Peter Gabriel's 12th studio album, New Blood, contains re-imaginings of some of his best-known songs — including "Solsbury Hill," "Red Rain" and "Don't Give Up" — using orchestral arrangements and ambient sound. The album continues a career reinvention he began on Scratch My Back, a covers album with the attached expectation that the covered artists would reciprocate.
Perhaps you've just finished a big meal at a restaurant when the waiter brings out a little dessert: "On the house," he says. Perhaps you've bought a new computer, and they throw in some free software and a discount on your next purchase. Or perhaps you've been to a bakery, ordered a dozen bagels and received 13.
Those are examples of a lagniappe: a little gift you get for buying something. It's an especially common practice in certain corners of the world, including Louisiana, where the term originates.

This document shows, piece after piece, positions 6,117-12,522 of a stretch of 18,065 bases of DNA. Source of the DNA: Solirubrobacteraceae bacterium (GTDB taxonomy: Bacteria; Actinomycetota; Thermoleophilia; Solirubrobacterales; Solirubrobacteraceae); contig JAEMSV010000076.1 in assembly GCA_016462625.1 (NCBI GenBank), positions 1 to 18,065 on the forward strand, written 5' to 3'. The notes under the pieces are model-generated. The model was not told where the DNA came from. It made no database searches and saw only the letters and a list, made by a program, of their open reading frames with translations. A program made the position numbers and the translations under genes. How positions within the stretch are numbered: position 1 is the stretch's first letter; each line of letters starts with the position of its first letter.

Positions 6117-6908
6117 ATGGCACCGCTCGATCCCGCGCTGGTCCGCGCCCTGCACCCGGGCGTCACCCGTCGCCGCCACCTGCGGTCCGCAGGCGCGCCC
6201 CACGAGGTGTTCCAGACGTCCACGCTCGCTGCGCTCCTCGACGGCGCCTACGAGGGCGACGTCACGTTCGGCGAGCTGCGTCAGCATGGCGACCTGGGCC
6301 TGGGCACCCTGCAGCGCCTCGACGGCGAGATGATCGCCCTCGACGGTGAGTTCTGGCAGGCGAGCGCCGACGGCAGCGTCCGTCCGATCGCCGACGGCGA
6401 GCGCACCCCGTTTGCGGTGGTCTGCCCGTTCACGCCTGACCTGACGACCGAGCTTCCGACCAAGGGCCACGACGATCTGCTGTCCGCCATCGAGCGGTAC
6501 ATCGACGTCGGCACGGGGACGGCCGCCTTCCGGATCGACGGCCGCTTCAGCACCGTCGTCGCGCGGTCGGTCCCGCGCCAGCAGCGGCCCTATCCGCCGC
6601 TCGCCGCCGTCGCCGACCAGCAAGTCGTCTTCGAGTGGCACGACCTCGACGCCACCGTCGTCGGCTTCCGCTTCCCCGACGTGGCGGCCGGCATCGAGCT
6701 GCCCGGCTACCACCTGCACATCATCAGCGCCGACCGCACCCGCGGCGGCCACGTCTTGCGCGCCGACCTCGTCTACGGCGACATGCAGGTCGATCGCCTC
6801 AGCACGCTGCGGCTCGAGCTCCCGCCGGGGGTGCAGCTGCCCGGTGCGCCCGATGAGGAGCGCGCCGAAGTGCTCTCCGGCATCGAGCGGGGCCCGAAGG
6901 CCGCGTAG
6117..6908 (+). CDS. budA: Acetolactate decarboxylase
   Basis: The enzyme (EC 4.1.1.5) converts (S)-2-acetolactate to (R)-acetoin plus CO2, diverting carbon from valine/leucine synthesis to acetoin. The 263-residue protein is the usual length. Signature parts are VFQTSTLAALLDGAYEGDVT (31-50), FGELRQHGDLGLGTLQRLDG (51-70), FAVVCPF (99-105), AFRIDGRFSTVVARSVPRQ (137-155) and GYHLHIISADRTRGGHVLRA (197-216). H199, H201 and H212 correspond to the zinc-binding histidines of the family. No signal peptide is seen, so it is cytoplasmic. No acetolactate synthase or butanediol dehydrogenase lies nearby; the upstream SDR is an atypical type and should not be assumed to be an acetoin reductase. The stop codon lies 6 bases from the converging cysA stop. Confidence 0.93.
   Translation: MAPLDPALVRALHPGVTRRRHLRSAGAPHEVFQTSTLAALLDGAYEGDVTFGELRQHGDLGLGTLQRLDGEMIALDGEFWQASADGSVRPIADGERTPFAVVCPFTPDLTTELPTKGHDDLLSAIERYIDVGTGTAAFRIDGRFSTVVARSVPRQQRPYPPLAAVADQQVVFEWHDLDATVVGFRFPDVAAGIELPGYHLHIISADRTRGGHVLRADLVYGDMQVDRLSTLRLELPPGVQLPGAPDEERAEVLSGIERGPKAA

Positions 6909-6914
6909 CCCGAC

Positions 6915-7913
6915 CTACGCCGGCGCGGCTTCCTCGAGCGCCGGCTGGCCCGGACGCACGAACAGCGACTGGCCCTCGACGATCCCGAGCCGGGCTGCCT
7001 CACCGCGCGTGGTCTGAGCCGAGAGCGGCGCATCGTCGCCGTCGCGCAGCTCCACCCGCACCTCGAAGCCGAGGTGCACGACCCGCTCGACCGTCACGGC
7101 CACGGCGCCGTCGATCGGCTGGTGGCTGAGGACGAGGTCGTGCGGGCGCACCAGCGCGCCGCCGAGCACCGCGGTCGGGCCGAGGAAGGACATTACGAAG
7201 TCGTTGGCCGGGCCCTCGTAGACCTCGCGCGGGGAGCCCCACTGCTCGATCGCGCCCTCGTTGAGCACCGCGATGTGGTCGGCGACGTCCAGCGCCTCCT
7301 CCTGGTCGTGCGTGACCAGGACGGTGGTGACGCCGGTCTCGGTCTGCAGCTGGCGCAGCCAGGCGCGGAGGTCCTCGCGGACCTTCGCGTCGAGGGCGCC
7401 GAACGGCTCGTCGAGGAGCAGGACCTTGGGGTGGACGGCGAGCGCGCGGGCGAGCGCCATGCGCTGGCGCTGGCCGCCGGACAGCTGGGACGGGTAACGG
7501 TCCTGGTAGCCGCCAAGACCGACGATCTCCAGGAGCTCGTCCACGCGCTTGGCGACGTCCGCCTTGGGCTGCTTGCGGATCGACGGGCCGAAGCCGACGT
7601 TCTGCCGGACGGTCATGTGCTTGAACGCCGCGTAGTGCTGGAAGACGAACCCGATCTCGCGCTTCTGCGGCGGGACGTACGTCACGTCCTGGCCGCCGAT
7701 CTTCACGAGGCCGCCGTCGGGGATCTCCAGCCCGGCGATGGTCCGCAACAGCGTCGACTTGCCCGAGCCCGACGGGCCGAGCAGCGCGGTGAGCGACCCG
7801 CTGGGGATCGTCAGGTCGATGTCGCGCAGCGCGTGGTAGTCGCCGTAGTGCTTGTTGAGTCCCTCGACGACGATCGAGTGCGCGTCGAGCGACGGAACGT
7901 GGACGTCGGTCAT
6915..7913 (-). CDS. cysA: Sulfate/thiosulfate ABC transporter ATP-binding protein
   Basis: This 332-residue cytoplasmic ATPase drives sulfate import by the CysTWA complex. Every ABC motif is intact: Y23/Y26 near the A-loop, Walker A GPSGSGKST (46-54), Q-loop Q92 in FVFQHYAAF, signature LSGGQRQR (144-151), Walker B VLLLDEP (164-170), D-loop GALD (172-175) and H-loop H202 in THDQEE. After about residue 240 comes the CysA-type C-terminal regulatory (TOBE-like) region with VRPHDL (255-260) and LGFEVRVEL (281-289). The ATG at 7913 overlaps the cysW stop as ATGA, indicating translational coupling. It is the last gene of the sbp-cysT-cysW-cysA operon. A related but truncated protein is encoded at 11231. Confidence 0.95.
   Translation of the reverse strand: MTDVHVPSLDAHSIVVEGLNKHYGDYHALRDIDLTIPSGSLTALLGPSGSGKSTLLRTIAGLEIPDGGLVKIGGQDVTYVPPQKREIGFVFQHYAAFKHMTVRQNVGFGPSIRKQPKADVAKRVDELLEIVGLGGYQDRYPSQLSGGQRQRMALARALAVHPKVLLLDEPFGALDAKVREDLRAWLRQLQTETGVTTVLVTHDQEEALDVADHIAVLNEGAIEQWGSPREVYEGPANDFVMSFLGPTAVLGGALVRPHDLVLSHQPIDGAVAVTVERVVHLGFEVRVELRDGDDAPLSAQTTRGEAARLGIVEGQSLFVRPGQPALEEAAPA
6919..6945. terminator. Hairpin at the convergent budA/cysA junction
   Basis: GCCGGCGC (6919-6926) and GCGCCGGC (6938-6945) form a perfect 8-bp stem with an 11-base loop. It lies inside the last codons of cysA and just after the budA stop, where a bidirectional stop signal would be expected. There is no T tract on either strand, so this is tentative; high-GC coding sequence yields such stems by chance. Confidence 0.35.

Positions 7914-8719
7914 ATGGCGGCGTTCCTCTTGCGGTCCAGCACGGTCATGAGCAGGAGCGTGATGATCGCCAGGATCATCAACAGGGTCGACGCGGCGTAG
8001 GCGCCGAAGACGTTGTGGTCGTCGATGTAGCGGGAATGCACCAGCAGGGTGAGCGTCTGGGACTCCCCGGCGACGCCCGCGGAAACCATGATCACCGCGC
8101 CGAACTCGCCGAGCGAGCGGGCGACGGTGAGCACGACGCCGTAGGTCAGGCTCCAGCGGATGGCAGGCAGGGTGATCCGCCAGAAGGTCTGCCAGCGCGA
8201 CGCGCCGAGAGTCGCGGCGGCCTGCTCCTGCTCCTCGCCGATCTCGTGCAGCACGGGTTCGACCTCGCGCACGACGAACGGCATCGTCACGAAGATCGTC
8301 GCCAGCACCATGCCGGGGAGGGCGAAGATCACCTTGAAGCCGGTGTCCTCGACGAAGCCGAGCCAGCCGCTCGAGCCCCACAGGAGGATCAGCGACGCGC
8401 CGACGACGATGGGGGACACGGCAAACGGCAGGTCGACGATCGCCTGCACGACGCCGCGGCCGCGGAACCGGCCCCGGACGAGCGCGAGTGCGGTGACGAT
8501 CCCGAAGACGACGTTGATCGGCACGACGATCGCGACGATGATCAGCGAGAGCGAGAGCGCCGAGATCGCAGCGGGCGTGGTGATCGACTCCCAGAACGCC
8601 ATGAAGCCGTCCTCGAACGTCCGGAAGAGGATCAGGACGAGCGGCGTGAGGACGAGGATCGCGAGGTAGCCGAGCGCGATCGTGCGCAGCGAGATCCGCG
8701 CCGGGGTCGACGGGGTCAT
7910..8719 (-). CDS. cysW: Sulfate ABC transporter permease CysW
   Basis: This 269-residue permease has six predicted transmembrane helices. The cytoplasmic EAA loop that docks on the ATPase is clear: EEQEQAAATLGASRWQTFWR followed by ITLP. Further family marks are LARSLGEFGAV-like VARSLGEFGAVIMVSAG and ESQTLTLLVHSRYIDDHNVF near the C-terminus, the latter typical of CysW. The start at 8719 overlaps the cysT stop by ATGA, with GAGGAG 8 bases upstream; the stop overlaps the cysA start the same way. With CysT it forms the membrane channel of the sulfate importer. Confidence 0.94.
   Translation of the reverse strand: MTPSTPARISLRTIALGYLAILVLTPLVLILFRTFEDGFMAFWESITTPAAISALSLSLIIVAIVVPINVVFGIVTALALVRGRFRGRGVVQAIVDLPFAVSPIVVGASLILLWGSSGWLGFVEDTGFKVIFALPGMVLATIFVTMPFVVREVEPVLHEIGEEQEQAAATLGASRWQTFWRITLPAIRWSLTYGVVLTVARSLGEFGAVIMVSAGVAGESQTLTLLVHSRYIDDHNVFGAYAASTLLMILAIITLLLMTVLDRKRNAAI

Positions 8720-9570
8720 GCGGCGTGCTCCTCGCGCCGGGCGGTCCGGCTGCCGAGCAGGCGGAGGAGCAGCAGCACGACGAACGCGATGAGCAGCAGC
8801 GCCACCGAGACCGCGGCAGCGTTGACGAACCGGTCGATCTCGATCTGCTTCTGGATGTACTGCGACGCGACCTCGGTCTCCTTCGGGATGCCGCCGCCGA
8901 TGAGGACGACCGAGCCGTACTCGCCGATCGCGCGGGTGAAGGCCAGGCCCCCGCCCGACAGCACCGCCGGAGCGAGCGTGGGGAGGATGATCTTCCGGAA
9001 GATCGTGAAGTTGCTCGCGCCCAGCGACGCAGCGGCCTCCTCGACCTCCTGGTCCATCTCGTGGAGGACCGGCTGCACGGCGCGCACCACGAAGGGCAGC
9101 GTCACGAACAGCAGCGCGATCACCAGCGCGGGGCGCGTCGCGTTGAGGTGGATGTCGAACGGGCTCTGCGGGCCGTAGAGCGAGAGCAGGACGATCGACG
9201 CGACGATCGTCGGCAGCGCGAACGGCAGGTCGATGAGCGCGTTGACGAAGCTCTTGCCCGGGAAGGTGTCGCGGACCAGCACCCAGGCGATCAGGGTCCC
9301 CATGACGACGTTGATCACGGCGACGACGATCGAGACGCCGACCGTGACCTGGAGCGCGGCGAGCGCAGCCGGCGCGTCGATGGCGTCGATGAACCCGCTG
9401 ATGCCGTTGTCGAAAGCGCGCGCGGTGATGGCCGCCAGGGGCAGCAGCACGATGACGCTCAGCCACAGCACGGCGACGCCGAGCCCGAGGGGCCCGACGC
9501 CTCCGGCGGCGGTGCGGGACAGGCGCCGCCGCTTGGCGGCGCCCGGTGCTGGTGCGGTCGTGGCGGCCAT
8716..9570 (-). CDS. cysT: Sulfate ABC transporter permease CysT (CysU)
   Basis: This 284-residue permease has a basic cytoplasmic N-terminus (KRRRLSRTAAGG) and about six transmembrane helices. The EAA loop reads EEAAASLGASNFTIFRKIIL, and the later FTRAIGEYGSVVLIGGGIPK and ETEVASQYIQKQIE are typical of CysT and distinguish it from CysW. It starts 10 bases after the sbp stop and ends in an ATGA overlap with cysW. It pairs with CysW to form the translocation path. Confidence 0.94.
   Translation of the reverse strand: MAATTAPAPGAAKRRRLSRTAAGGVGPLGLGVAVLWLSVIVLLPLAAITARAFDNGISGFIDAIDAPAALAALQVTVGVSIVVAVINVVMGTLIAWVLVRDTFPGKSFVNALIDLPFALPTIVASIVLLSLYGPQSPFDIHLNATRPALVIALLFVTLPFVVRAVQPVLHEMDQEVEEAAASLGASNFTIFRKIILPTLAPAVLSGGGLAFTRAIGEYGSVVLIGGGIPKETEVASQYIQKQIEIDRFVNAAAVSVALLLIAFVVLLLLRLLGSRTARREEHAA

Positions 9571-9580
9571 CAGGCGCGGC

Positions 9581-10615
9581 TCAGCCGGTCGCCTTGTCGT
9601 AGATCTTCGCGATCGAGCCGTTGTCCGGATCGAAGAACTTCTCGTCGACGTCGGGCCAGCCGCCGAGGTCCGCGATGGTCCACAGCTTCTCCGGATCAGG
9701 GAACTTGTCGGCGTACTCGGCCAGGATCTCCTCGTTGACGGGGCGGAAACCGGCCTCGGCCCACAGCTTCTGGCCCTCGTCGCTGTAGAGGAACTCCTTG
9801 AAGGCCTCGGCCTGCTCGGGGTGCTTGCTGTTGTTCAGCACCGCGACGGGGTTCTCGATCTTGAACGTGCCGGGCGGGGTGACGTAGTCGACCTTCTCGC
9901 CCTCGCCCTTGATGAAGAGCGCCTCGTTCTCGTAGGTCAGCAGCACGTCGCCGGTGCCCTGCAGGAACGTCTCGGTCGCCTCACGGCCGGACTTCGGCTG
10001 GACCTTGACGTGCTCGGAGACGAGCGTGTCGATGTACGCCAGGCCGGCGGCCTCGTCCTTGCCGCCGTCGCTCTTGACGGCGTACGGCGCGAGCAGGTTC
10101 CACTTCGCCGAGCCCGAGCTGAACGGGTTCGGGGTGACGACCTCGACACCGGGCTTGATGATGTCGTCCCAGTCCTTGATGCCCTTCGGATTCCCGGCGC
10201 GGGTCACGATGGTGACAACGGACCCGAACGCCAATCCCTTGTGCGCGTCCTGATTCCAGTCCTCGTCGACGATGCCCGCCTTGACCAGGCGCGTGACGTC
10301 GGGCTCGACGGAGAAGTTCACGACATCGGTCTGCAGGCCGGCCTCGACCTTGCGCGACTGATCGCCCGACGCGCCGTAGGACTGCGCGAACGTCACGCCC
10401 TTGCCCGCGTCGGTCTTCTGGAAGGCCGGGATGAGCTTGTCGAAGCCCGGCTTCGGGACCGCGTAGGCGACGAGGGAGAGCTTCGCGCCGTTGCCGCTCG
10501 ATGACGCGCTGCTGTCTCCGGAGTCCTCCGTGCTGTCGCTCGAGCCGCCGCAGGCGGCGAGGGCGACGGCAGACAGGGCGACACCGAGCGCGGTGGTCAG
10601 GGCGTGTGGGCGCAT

In the Jewish tradition, you're supposed to greet Rosh Hashanah — the New Year — with foods like honey, apples, dates and pomegranates. But all those treats can get kind of sticky, so we wanted to usher in the year 5772 the way we know best: with some sweet, sweet music.
Originally published on Mon December 26, 2011 7:33 am
Though Annie Clark began as a member of Sufjan Stevens' touring band and The Polyphonic Spree, those experiences do little to explain the incredible things that happen on Strange Mercy, her third album under the moniker St. Vincent. As if unleashed from the constraints of her previous work, Clark straight-up shreds.